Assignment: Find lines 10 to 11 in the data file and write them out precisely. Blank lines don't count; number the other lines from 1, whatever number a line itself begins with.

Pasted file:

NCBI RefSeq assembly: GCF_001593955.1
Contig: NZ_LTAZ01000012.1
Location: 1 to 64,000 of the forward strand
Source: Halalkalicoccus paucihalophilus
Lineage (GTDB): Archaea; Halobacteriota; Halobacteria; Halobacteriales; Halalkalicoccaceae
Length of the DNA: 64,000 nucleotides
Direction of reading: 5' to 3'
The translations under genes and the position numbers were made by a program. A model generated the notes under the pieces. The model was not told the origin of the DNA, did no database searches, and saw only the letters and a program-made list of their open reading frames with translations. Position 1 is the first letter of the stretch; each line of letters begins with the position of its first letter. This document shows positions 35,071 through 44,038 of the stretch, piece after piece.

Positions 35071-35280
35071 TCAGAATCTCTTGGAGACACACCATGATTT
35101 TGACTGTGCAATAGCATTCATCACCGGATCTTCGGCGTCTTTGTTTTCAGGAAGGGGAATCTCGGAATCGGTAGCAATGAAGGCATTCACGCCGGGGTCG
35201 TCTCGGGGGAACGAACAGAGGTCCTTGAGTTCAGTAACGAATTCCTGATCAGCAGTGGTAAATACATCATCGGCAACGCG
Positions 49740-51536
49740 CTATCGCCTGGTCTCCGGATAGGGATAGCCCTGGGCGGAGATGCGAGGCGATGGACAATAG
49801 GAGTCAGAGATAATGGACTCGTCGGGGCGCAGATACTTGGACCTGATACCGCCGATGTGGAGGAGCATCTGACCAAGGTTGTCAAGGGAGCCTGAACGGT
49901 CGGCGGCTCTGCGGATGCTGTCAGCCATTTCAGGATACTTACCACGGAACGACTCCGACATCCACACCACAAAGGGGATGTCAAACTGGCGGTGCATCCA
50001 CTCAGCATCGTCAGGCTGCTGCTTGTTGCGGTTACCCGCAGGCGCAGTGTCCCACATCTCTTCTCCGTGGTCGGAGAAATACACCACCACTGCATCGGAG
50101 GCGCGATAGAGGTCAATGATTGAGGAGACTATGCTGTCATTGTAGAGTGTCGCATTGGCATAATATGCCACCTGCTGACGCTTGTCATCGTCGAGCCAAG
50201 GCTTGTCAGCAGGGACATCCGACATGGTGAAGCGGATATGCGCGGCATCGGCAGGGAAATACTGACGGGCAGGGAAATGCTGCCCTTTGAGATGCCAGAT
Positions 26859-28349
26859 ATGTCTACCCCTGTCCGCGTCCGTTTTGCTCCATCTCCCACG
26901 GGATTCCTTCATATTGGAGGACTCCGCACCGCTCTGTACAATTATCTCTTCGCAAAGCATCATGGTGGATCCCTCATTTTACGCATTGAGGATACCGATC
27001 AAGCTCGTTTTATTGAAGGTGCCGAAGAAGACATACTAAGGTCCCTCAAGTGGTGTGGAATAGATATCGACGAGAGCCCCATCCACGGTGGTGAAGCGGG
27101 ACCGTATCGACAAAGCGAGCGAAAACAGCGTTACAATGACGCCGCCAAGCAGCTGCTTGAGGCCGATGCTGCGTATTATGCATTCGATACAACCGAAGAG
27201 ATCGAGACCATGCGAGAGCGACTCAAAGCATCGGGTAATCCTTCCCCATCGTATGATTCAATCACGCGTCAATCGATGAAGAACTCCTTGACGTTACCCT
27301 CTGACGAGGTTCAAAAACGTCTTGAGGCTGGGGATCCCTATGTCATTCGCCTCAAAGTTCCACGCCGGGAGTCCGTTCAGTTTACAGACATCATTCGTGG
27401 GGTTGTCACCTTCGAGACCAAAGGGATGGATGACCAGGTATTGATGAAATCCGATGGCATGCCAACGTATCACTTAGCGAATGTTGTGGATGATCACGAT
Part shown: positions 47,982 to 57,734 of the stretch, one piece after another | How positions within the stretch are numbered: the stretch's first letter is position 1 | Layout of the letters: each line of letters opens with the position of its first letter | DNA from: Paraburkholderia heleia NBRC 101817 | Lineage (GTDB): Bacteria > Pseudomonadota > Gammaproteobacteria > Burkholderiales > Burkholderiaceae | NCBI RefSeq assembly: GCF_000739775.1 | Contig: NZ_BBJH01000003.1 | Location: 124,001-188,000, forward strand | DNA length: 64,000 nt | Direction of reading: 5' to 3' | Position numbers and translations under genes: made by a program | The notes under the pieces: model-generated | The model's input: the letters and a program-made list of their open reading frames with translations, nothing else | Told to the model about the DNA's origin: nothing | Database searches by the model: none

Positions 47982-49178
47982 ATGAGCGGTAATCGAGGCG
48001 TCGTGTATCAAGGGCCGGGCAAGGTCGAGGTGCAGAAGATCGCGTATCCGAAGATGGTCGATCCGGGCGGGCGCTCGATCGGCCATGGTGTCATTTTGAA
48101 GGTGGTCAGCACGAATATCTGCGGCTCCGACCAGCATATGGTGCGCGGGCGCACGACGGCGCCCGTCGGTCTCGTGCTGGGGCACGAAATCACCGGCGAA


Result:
35071 TCAGAATCTCTTGGAGACACACCATGATTT
35101 TGACTGTGCAATAGCATTCATCACCGGATCTTCGGCGTCTTTGTTTTCAGGAAGGGGAATCTCGGAATCGGTAGCAATGAAGGCATTCACGCCGGGGTCG